Altogether, the confluence of interests that Russia, China, and Pakistan share in furthering the goal of Eurasian integration, defeating terrorism in Afghanistan, and “balancing” the US’ new ally India creates a critical mass of strategic gravity which holds the three Great Powers together. Each of their shared goals is long-term and visionary, and none of them can be accomplished right away, which implies that their trilateral relations will expectedly strengthen as all parties leverage their respective advantages in pursuit of these objectives. In practice, observers can expect closer multilateral coordination between the three parties on merging the New Silk Road/OBOR (which includes CPEC), the SCO, and the EAU. They can also look forward to these Great Powers working together to offer joint creative solutions to the War on Afghanistan, which has already taken the form of extending differing degrees of political/normative support to the Taliban.
As for India, Russia will do its best to retain relations with its long-cherished partner in spite of the qualitatively changed nature of moving from top-level and holistic strategic coordination through “Rusi-Hindi Bhai Bhai” to accepting the purely transactional form that their relationship now takes. While it might seemingly look to some as though Russia is being “partial” towards India, nothing of the sort is actually taking place given the equally – if not more – positive substance of Russian-Chinese relations, to say nothing of Russia’s outreaches to Pakistan which have proven Moscow’s balancing intentions. It’s altogether better for Pakistan and China if Russia retains its influence in India because that could lead to Moscow exercising some (ever-lessening) degree of responsible influence over New Delhi that could ultimately play out to their collective benefit in indefinitely retaining the status quo in South Asia despite active American-“Israeli”-Japanese efforts to offset it to India’s favor.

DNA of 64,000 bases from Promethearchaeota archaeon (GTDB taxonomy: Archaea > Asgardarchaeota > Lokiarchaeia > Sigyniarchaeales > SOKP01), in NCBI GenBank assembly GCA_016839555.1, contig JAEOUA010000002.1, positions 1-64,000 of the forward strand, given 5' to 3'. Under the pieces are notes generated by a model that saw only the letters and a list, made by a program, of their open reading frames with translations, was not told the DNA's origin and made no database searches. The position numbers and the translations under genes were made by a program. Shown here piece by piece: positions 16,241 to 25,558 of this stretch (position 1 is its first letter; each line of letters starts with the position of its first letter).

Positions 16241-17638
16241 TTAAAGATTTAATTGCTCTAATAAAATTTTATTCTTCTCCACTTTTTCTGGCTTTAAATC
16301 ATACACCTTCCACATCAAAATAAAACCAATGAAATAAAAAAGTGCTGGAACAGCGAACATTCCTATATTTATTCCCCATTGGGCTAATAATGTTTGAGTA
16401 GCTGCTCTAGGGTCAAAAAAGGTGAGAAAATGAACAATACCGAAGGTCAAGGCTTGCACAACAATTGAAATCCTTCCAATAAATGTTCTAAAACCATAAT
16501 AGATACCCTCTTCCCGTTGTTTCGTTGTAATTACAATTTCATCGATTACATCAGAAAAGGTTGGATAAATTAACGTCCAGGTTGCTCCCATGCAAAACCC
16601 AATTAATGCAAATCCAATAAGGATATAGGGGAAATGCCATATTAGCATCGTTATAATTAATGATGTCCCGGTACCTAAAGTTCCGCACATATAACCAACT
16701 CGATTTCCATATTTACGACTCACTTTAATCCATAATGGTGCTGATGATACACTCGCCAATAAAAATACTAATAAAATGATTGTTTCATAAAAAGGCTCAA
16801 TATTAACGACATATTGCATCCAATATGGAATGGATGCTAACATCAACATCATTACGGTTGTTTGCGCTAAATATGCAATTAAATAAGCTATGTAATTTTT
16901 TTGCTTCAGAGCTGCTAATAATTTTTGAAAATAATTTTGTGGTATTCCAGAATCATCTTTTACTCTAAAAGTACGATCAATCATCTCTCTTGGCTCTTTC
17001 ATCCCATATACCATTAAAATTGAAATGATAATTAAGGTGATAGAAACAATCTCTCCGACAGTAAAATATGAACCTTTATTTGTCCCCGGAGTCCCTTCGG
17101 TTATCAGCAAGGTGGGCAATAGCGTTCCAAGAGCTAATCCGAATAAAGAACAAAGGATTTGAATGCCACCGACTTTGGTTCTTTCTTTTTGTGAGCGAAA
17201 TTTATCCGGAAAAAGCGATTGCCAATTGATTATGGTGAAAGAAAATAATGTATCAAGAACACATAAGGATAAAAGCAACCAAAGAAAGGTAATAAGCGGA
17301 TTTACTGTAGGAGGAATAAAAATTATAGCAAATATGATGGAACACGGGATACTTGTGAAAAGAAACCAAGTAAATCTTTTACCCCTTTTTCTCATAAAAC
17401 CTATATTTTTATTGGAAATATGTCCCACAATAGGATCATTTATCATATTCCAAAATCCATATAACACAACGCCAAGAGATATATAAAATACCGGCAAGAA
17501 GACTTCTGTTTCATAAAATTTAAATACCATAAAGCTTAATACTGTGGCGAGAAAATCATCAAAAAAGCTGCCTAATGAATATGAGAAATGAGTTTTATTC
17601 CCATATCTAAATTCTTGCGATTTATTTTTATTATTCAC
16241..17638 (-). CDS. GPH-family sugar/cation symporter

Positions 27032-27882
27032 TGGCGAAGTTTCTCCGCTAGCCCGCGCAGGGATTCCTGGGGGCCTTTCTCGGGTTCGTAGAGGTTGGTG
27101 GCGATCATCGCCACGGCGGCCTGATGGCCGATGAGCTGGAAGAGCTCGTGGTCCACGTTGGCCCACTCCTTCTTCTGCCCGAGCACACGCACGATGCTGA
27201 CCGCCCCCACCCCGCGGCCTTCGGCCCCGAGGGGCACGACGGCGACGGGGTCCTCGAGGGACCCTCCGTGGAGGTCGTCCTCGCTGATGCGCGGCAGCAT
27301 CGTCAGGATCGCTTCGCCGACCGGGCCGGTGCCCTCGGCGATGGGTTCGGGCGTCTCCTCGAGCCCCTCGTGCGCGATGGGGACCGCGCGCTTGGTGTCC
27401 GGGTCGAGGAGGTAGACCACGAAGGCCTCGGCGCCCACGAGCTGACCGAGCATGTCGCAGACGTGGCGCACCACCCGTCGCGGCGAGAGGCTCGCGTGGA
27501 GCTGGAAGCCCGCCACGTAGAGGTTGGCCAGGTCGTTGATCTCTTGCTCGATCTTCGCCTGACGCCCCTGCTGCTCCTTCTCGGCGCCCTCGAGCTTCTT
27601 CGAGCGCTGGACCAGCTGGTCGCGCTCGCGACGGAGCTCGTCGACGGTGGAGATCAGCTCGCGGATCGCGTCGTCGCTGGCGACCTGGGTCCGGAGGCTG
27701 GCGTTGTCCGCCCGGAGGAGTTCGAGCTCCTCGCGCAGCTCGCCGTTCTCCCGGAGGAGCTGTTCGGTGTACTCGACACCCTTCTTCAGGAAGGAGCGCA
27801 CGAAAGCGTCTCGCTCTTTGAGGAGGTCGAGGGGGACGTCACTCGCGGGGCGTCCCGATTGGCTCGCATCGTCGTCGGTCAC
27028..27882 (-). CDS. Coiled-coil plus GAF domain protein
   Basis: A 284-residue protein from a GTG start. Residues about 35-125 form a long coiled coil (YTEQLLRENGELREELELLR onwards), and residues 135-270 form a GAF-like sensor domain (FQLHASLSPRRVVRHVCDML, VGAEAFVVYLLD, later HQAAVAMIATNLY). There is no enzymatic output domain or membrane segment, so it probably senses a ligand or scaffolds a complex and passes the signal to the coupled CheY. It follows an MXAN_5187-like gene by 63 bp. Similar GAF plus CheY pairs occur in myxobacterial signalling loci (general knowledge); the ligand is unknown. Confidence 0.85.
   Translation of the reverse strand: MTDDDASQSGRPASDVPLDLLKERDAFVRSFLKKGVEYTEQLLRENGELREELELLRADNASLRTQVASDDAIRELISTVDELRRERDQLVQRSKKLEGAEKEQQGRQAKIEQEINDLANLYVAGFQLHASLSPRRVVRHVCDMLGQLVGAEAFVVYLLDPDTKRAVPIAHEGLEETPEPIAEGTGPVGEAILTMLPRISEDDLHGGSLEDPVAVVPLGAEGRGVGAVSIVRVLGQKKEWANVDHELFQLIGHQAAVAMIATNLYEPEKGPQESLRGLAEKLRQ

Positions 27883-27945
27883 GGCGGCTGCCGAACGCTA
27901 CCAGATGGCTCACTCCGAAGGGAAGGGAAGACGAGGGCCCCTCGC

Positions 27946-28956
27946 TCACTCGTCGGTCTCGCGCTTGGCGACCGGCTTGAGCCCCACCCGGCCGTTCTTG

7. Is there any chance in the near future of Russia formally joining the China-Pakistan Economic Corridor project?
Russia more than likely will abstain from any formal government-to-government participation in constructing CPEC out of prudent consideration in protecting its relations with India, as per the previously explained reasons detailed in the answer to the last question. Nevertheless, the Russian government already expressed its indirect approval of the project after President Putin announced during the recent SCO gathering in Kazakhstan that his country will work to integrate the SCO and the New Silk Road/OBOR. This was undoubtedly a signal to India that it needs to behave responsibly as a newly inducted member of the SCO, meaning that if it doesn’t want to take part in CPEC and the Silk Roads, it doesn’t have to, but it shouldn’t obstruct them through the US-backed Hybrid War on CPEC otherwise this puts it at odds with Russia’s strategic vision for Eurasia.
It remains to be seen whether Modi will take Putin’s warning at heart or not, though there aren’t any grounds for optimism that he will, though that’s in and of itself a separate topic of discussion.